Groepsbeeld 1

From artisanal chocolatier to global praline producer

Our roots lie in artisanal craftsmanship. That is what gives each and every Pralibel praline its authentic taste.

Today, we produce over 200 different pralines, including Fair Trade pralines, which together account for a daily production of 10 tons. 

And we still put the finishing touches on each praline by hand, giving them the unique Pralibel look. 

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Passionate about taste, for 150 years

A family of farmers

The story of Pralibel starts with the Sulmon family. It is a story which began 150 years ago in Belgium, when Western Europe was still largely agricultural. Charles Sulmon (born 1842) was a farmer and had five sons. During the European famine, most of his sons had to migrate to other areas: one went to the Walloon provinces, two went to France and a fourth travelled to the United States. Following in the footsteps of their father, they all took over farms. 

Held back by war

Charles' youngest son, Rudolf (born 1895), was unable to leave Belgium. He and his family managed to survive the First World War, thanks to his farming activities. Rudolf took over his father's farm and when he was 35, his biggest dream came true: he started his own business selling agricultural products. His business grew and flourished, but also felt the impact of the Second World War. 

A sudden stroke of luck

Instead of becoming discouraged and giving up, Rudolf restarted his business after the war. His business prospered and in 1955, he had a stroke of luck. And the rest is history ...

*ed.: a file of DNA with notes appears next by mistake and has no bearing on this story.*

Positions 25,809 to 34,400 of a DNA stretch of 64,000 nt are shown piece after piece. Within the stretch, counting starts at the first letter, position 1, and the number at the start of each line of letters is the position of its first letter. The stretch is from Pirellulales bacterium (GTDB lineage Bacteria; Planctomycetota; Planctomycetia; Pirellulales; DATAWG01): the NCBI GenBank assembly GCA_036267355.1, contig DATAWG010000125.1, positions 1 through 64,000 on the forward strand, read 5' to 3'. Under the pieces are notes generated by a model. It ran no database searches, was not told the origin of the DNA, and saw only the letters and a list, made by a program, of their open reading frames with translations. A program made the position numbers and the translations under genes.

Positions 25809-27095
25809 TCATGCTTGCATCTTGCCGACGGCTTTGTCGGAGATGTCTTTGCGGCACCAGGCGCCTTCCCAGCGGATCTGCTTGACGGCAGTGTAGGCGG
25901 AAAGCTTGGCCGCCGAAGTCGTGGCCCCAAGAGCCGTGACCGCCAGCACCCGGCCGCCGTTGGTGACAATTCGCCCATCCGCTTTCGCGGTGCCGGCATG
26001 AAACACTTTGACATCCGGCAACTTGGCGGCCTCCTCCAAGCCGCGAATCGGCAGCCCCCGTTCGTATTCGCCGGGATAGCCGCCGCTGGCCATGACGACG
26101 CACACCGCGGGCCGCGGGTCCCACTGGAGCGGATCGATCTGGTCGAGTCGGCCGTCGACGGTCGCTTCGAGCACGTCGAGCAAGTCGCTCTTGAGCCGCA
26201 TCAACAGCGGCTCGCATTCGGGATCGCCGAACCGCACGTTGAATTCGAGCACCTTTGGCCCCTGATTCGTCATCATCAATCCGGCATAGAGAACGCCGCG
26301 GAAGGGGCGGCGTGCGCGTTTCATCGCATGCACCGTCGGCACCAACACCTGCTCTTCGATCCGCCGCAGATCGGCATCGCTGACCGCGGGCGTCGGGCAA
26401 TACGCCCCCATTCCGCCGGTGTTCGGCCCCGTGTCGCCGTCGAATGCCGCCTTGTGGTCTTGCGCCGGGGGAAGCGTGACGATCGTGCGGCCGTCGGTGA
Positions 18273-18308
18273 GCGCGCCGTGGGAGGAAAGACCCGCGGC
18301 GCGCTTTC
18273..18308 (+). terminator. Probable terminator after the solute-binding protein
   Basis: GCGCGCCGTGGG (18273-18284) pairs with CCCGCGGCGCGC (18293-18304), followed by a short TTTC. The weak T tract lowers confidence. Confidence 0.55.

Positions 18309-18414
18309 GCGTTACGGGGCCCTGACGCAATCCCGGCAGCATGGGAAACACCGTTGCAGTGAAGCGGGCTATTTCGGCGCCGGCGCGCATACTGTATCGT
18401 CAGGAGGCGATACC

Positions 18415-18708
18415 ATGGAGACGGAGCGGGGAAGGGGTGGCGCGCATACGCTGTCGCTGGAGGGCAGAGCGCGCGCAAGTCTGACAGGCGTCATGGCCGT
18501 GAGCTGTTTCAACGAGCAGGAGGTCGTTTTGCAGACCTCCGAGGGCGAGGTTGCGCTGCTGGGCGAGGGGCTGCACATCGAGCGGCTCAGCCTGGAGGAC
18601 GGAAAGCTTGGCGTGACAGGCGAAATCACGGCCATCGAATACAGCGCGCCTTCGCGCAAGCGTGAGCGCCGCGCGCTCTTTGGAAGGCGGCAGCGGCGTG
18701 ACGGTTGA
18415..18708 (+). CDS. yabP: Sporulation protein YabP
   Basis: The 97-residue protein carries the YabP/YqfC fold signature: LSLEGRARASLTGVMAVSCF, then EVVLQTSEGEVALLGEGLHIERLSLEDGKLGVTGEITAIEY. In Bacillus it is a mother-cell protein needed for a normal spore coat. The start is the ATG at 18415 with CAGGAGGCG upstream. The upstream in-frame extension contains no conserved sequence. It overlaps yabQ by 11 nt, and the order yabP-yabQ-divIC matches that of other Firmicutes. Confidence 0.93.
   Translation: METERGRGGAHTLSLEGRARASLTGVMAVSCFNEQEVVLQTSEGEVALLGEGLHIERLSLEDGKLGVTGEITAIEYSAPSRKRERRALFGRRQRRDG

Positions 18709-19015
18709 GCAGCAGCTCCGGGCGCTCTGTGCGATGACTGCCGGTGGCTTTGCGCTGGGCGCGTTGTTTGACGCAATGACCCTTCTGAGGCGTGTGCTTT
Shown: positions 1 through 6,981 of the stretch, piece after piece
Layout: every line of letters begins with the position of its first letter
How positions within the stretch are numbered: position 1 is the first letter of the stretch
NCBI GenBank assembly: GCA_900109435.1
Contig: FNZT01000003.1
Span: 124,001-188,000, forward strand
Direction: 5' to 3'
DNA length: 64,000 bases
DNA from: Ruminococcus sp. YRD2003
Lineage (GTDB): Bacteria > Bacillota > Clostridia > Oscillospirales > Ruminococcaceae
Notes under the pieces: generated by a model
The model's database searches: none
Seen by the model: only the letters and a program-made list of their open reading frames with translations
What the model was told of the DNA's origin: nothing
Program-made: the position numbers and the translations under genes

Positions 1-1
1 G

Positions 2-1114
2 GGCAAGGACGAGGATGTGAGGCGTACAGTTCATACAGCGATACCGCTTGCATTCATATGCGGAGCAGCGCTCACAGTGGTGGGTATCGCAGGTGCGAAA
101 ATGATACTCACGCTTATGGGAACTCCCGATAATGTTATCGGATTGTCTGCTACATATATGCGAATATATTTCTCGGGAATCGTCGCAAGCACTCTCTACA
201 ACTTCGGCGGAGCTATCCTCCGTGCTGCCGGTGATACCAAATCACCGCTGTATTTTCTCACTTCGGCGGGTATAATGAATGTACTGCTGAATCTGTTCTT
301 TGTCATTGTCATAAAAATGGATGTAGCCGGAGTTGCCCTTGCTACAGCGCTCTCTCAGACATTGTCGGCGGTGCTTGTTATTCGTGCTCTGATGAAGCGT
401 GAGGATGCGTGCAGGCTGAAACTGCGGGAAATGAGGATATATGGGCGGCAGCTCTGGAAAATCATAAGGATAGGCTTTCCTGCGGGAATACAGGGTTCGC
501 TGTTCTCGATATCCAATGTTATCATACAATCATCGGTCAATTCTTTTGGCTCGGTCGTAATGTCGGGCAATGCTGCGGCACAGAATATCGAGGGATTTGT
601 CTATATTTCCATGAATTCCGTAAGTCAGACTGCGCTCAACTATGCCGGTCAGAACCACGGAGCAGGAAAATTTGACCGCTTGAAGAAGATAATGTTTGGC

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From cocoa to pralines

Mystery, luxury and delight

Pralines are a wonderful way to indulge. And every praline starts with cocoa, which was used as currency by the Mayans and Aztecs over 4000 years ago. Consumed in liquid form, it was considered a drink of the gods and was thought to possess medicinal properties. Today, cocoa still has an air of mystery, luxury and delight about it.

Grows in warm climates

Pralibel imports cocoa from the areas where it is currently grown - the Americas, Africa and Asia - in an area encircling the globe along the equator. And this is no wonder, as cocoa trees only grow in equatorial forests with tropical climes. Cocoa growers chop off the rind of the cocoa pod to get to the pulp, which contains some 40 to 50 precious seeds, otherwise known as cocoa beans. The beans are fermented and dried and separated into various grades before being shipped in containers.

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